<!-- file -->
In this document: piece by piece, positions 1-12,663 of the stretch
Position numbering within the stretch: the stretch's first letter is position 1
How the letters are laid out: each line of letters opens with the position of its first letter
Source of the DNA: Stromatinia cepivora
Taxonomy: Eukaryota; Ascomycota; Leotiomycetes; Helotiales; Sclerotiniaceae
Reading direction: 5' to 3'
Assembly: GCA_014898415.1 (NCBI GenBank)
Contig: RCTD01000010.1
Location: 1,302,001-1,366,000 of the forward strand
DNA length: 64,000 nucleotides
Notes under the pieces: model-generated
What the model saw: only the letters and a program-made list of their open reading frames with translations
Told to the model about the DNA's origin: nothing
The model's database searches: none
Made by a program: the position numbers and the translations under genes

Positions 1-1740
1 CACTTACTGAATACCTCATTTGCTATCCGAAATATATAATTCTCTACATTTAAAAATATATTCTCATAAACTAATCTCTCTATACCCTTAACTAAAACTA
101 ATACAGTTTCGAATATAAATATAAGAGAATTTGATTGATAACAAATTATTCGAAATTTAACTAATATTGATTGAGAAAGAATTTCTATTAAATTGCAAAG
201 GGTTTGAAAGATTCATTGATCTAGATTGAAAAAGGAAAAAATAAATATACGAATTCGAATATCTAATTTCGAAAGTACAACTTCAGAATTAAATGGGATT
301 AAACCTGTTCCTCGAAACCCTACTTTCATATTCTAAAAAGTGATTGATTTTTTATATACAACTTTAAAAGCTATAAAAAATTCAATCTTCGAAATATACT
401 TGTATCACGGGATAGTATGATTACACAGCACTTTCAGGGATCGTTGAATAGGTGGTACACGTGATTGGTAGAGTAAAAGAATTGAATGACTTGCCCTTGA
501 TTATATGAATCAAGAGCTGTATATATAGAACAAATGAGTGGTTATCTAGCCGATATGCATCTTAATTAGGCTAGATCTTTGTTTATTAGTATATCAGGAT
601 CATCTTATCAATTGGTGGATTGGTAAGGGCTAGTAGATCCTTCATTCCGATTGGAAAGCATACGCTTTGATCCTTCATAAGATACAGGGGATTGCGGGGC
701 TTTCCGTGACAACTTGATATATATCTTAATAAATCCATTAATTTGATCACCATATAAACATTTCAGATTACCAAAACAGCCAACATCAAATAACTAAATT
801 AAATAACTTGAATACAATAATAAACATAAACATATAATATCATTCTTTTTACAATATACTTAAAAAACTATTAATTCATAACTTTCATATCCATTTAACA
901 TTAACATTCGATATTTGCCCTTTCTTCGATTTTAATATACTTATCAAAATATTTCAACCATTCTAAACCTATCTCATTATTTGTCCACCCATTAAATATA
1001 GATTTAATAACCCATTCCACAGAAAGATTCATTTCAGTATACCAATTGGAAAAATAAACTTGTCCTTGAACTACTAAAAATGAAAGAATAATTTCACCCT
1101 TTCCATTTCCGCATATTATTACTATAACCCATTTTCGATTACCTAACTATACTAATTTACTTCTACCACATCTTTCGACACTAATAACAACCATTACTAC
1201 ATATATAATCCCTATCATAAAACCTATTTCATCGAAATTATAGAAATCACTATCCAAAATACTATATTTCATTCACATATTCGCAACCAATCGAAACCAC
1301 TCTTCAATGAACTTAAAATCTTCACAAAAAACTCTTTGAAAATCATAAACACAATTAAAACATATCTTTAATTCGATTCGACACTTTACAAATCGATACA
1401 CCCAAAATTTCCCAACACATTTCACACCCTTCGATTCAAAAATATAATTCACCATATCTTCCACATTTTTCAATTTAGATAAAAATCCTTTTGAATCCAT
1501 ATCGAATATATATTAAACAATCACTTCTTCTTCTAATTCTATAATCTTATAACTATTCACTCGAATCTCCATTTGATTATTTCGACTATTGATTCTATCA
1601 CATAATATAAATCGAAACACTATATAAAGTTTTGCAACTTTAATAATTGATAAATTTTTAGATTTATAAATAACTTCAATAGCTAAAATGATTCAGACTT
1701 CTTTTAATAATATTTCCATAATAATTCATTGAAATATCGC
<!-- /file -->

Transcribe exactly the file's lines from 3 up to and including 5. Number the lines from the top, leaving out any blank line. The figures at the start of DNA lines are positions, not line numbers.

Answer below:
How the letters are laid out: each line of letters opens with the position of its first letter
Source of the DNA: Stromatinia cepivora
Taxonomy: Eukaryota; Ascomycota; Leotiomycetes; Helotiales; Sclerotiniaceae